January 5, 2016

Creativity and Health

To be created in God’s image means to appreciate and practice creativity.

Julie Guirgis

With the influx of popular media encouraging a culture of excessively busy but passive consumers, many of us feel bombarded and disjointed. As scientific evidence continues to mount, it appears that creativity is one of the keys to unlocking well-being and wholeness.

We are all born creative. God hardwired creativity into our DNA. All of us have a divinely inspired impulse to create. The Bible tells us: “So God created mankind in his own image, in the image of God he created them; male and female he created them” (Gen. 1:27).

When we create in divinely inspired ways, it pleases God, because He sees us reflecting His image, and He loves to see His image shine throughout the world. Our creativity is expressed in different ways and to varying degrees, even if we aren’t born with a genetic bent to a particular talent.

More important than talent is the willingness to explore what interests us. As we nurture our creativity we develop a part of ourselves that is innate, and this gives us the freedom to express our untapped attributes, stimulate our minds, and heighten our sense of well-being.

Defining Creativity

Creativity is about expression and trying new things. It involves imagination; originality; and the ability to challenge, question, and explore; take risks; play with ideas; and keep an open mind. The creative process is more important than the product or tangible results. This makes creativity accessible to anyone, because it’s central to the journey of discovery rather than the final product. It helps us flourish by teaching us about who we are, what we love, and what we can give to the world.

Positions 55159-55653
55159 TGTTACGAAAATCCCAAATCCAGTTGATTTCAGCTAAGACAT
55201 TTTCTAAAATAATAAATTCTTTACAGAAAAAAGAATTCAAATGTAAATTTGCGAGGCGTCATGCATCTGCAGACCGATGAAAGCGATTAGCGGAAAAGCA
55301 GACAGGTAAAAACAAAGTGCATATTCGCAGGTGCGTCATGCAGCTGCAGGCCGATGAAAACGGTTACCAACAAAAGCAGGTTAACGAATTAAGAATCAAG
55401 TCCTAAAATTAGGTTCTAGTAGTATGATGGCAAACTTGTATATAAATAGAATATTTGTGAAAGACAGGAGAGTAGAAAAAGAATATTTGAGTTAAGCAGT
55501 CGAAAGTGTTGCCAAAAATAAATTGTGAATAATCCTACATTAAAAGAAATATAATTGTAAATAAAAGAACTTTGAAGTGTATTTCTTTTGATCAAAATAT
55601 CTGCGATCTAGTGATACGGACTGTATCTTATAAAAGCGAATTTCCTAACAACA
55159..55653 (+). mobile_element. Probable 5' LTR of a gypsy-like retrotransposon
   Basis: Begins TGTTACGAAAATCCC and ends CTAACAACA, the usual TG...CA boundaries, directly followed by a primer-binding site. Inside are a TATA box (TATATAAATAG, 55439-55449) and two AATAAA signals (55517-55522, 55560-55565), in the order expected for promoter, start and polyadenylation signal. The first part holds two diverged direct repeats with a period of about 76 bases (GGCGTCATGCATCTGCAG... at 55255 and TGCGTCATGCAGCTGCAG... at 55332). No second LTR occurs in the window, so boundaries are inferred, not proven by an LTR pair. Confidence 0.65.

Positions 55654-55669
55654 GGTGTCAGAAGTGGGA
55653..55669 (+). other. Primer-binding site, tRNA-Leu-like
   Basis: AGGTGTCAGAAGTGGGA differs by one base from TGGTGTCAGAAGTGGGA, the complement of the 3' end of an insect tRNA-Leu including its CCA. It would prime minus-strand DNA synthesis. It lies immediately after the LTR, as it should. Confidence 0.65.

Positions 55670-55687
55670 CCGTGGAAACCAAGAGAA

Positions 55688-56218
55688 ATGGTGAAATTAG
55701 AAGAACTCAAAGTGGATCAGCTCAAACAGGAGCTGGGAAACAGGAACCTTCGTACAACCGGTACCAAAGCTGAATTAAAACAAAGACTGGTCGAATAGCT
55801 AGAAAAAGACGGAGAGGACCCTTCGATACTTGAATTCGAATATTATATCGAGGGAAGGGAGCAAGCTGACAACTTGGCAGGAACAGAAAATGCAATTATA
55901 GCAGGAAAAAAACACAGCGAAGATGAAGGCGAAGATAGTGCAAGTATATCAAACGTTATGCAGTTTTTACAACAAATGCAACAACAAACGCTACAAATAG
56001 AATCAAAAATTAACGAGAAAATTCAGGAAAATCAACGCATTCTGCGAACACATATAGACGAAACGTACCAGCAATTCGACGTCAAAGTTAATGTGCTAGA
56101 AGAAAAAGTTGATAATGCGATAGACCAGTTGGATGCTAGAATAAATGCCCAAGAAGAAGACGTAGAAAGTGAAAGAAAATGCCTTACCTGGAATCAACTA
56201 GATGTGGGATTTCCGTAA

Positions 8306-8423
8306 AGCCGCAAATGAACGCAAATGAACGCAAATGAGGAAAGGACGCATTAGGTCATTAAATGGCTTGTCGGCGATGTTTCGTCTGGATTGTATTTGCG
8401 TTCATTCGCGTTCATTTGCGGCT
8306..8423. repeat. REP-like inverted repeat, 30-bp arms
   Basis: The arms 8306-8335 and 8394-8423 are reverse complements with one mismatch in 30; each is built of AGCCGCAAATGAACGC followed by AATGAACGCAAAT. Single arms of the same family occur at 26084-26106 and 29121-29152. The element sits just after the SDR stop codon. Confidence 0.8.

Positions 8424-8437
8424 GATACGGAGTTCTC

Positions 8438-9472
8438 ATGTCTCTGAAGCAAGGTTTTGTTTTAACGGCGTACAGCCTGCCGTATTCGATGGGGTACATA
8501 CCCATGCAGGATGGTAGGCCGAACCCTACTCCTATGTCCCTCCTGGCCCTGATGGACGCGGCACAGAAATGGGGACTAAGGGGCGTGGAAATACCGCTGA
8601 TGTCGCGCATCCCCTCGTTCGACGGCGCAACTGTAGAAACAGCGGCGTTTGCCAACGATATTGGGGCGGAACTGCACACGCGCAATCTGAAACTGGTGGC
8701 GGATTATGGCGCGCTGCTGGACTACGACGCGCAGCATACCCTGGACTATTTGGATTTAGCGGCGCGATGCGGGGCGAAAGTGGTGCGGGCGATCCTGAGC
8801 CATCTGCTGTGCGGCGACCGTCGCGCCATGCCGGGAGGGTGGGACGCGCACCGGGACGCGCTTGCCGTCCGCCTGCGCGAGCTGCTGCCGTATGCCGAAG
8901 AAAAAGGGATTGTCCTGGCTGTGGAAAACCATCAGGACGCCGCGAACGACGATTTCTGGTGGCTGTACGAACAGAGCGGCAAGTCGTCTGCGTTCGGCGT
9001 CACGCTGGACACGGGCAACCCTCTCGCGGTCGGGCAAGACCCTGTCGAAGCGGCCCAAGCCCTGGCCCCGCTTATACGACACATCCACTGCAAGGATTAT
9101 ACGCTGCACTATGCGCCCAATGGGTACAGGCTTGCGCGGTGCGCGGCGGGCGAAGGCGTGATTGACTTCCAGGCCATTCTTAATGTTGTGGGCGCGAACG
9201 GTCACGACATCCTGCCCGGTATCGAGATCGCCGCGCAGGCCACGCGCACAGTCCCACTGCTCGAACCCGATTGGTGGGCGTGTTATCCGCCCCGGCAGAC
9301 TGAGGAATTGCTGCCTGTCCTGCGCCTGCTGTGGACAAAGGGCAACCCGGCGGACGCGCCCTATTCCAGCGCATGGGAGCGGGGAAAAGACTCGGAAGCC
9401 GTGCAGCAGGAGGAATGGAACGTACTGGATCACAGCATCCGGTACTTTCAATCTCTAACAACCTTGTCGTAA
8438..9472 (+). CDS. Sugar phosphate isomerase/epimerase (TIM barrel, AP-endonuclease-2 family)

Ruth Richards, psychology professor at Saybrook University, says engaging in creative behaviors “makes us more resilient, more vividly in the moment, and, at the same time, more connected to the world.”1

Research Findings

In 2010 the American Journal of Public Health published a review entitled “The Connection Between Art, Healing, and Public Health.”2 Researchers analyzed more than 100 studies about the impact of art on health. The studies included everything from music and writing to dance and the visual arts.

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Each study examined more than 30 patients battling chronic illness and cancer. The researchers described the benefits, saying:

“Art filled occupational voids, distracted thoughts of illness.”

“Improved well-being by decreasing negative emotions and increasing positive ones.”

“Improved medical outcomes, trends toward reduced depression.”

“Reductions in stress and anxiety; increases in positive emotions.”

“Reductions in distress and negative emotions.”

Fostered “improvements in flow and spontaneity, expression of grief, positive identity, and social networks.”3

Creative Therapies

While therapy and psychotherapy have proven benefits, creative therapies are successful in ways that differ from traditional therapies. Throughout the past decade psychologists have begun looking at how the arts might be used in various ways to heal emotional injuries, develop a capacity for self-reflection, reduce stress, and alter behavior and thinking patterns.